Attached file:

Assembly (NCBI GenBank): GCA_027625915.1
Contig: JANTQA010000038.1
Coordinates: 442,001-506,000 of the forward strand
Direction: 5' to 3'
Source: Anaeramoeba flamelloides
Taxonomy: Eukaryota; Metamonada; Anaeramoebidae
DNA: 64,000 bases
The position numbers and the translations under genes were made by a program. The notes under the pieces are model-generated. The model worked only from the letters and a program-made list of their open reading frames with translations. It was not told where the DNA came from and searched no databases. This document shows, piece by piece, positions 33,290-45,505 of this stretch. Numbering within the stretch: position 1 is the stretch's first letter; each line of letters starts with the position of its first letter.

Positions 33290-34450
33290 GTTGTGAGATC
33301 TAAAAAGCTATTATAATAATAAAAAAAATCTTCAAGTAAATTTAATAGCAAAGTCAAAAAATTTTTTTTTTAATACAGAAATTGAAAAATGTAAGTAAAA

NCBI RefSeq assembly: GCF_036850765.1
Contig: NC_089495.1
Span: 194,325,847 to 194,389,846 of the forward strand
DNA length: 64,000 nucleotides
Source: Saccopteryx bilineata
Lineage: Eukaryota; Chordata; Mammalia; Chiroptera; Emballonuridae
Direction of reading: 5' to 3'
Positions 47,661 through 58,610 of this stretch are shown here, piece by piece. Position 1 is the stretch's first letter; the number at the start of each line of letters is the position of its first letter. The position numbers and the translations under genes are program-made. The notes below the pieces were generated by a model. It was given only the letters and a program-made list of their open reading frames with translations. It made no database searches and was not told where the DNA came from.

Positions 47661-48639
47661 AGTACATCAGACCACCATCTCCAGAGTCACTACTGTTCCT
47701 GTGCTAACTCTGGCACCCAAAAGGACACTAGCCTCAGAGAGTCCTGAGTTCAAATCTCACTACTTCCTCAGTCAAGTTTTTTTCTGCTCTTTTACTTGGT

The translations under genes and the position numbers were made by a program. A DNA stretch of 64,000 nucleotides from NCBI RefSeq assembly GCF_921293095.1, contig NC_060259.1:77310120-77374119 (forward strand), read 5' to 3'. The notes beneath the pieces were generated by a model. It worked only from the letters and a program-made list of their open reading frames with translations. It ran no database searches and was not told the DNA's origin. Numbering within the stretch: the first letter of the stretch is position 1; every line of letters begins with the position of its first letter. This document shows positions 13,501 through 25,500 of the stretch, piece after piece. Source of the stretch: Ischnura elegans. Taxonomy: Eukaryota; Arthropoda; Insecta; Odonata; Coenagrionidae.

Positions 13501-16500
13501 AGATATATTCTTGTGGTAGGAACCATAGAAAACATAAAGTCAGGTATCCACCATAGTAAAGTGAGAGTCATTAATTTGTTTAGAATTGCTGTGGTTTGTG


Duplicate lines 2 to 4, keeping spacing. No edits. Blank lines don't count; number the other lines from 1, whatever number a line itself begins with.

Contig: JANTQA010000038.1
Coordinates: 442,001-506,000 of the forward strand
Direction: 5' to 3'